Still Driving Around Pittsburgh

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I take full responsibility for the chopped photos and the glare. My brother is a doors aficionado enabler. He would gladly have backed up or turned around for better shots. At some point in the coming weeks, I will share some buildings that we searched for and where he parked and let me walk around. I was able to find a little bit about two buildings in today’s gallery. Below is what I found.

Slovene National Benefit Society’s

Founded on April 6, 1904, SNPJ was initially incorporated as Slovenska Narodna Podporna Jednota, which translates to Slovene National Benefit Society—The Slovene National Benefit Society enjoys a history that stretches back more than a century. Founded on April 6, 1904, SNPJ was initially incorporated as Slovenska Narodna Podporna Jednota, which translates to Slovene National Benefit Society in English. In honor of the founders we have retained our Slovenian initials, and our society is now best known by its original Slovenian acronym, “SNPJ.”

Initially organized to offer affordable life insurance and disability coverage to early Slovenian immigrants, the SNPJ founders established a unique, centralized financial fund that allowed the Society to develop and grow rapidly. Of the thousand or so life insurance companies and fraternal benefit societies operating in America, fewer than a hundred have been in business as long as we have. Website

Roxian Theatre – McKees Rocks, PA

1929 – Opened as a 1,500-seat vaudeville playhouse called “The Roxian.” 1931 – 1979 – Three years after opening, movies were incorporated into the business model and continued through the remainder of the Chartiers Avenue theater’s 80-year history.

McKees Rocks Historical Society

I hope you enjoy these and the other photos in the gallery. I want to thank all the participants, and I encourage everyone to check out the doors assembled here from around the world.

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  1. Great driving around Pittsburgh again, Dan.
    I just remembered a book character from Pittsburgh, Aunt Sarah Jane “Pittypat” and one of the leaders of Atlanta society – from “Gone With the Wind”! :) So born at the very beginning of the 19th century, she would have “seen” some of these buildings!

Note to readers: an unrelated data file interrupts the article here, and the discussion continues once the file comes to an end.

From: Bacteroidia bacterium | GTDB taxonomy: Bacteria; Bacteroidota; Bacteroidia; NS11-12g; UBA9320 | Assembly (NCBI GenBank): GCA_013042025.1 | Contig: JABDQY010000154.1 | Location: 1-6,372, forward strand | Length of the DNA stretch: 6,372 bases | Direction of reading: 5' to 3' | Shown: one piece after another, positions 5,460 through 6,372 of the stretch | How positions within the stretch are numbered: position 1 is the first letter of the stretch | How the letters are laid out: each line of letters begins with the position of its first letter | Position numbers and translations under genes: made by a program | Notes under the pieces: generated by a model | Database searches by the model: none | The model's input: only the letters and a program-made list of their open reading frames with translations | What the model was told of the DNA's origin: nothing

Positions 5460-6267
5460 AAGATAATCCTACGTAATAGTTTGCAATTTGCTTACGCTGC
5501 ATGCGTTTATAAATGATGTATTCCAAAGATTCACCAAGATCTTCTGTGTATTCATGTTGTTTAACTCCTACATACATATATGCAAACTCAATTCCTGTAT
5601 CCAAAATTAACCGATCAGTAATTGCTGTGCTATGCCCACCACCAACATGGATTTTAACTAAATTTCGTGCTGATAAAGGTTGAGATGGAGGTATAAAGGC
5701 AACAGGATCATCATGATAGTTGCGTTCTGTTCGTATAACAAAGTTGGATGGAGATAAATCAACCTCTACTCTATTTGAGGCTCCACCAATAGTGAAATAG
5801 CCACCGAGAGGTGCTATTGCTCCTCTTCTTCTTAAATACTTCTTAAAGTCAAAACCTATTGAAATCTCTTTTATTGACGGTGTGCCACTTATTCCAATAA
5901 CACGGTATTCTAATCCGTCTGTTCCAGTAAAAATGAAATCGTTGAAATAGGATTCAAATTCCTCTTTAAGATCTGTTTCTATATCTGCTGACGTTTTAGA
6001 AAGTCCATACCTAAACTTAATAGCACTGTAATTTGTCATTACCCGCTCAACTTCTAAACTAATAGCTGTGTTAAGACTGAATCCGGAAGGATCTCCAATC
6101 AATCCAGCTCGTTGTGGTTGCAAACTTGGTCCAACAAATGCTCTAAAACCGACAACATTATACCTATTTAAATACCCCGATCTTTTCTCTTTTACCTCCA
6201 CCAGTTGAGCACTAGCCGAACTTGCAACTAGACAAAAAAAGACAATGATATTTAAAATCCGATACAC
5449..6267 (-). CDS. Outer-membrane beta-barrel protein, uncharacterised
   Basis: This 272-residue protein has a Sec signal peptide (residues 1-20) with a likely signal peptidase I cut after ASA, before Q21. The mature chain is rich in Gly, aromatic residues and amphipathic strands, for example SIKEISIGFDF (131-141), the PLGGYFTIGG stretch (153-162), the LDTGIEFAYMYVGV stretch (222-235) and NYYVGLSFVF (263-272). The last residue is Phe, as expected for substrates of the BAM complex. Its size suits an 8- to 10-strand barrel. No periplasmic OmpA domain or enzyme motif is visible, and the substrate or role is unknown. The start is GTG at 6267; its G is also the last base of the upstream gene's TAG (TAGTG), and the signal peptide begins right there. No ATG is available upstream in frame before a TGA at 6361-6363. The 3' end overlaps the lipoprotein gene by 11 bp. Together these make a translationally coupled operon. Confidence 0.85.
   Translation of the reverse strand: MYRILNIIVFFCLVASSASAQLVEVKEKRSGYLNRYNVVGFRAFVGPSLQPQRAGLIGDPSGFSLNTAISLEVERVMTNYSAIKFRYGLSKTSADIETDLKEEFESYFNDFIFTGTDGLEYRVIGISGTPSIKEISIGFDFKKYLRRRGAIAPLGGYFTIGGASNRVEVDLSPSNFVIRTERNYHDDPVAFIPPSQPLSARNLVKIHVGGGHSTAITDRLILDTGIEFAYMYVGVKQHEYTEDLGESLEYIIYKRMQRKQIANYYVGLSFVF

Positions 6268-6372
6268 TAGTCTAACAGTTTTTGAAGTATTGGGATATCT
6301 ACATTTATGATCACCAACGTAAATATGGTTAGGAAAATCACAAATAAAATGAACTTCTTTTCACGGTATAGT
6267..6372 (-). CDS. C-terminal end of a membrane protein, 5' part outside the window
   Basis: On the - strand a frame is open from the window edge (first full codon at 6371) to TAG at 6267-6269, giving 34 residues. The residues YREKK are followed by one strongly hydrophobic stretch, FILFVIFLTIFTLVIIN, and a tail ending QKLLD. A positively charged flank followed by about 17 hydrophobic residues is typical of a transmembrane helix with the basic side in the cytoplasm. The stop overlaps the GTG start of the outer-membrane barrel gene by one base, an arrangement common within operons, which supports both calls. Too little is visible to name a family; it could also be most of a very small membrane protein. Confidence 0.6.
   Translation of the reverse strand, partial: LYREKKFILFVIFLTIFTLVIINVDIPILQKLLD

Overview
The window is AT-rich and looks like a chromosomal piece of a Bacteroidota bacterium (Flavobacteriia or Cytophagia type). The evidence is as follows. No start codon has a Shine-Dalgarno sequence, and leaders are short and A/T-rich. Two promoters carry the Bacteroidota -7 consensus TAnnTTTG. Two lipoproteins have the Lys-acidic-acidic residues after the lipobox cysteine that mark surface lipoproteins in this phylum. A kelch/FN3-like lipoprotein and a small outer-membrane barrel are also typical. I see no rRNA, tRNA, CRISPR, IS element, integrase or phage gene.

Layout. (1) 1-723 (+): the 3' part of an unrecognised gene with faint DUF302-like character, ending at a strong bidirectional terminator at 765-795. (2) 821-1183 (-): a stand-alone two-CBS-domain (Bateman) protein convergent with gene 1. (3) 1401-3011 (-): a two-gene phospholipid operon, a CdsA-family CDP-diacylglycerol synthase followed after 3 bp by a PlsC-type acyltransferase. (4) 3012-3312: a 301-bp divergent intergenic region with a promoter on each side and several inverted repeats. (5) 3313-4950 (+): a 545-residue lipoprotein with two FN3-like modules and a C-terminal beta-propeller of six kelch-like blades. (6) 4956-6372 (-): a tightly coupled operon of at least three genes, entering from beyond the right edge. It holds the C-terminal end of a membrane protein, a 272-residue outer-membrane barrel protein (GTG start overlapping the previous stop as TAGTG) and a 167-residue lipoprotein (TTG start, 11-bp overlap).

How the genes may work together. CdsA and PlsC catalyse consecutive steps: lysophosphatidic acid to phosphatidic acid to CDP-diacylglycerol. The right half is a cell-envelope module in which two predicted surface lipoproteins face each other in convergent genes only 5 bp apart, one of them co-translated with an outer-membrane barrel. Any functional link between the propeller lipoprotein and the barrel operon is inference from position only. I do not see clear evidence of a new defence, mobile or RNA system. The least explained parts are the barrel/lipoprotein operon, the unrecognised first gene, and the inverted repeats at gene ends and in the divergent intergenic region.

Liked by 1 person

      • It happens to me too, Dan. I write a comment on a blog post and it doesn’t show right away. But it’s up now. Thank you for returning to comment.
        I noticed that if I log into my WordPress account first, then open anther tab and go to a blog to post a comment (and not in Reader), then the comment shows (unless it has to be moderated first).

        Liked by 1 person

    • Thanks. I couldn’t get back far enough to show the whole property in the photo. but I like that they just built into the little ravine. I love it when theaters are saved.

      Your post was most enjoyable.


  2. That fire station is huge for a volunteer one. (I’m a fireman’s daughter.)

    How big are those apartments in that 1st apartment building in your lineup? It looks as though they could be a decent size.

    Liked by 1 person

    • I think most of those apartments would be nice sized two-bedroom units. My parents had friends who lived in a building like that, and their apartment was large. Of course, I was a kid, so I’m not sure if what seemed large really was.

      Neville Island has a lot of heavy industry, including several chemical plants. And one of the bridges onto the island crosses at one of the plants, so responding to a fire could be challenging. This firehouse is near the beginning of the industrial district.

      Liked by 1 person

  3. The building that you liked (before the Princess Anne Apt. bldg.), that appeared to have had a fire at one time or another appears to be the style that Masons usually built for their members. I’ve seen this style before in small mid-western towns.

    Liked by 1 person

  4. So your brother is an enabler. I think I have an idea of how Doors People drive — or back-seat drive, as the case may be. But what a record you make. There is a real ruggedness in these buildings. I agree it was great that they saved the stained-glass windows; they give a bit of reason for the name. As for the hard-to-read sign, it’s good to be able to pick out the important words.

    Liked by 1 person

    • I was trying not to make him stop too often, but he’s very patient. Driving “Door People” can be a challenge ;-) The Princess Ann is a nice little apartment building, but those windows make the entrance. They did get the important part of that sign right.

      Liked by 1 person

  5. Great tour of Pittsburgh! How many times did your brother say, “C’mon, don’t you have enough pictures yet? I’m hungry.”

    Love the stained glass windows on the Princess Ann building. Glad they weren’t removed. The Roxanne is a good looking building with so many welcoming doors.

    I like the church on the hill, and I hope the Baptist’s are a forgiving group! 🤗

    The home we used to live in was built into the terrain too. At the back of the house, the wall was under ground and the second floor was at normal ground level. When you exited the kitchen on the side of the house, you had to walk up a full flight of stairs to get to the back yard! Imagine the fun I had lugging the lawnmower up those stairs all season. 😡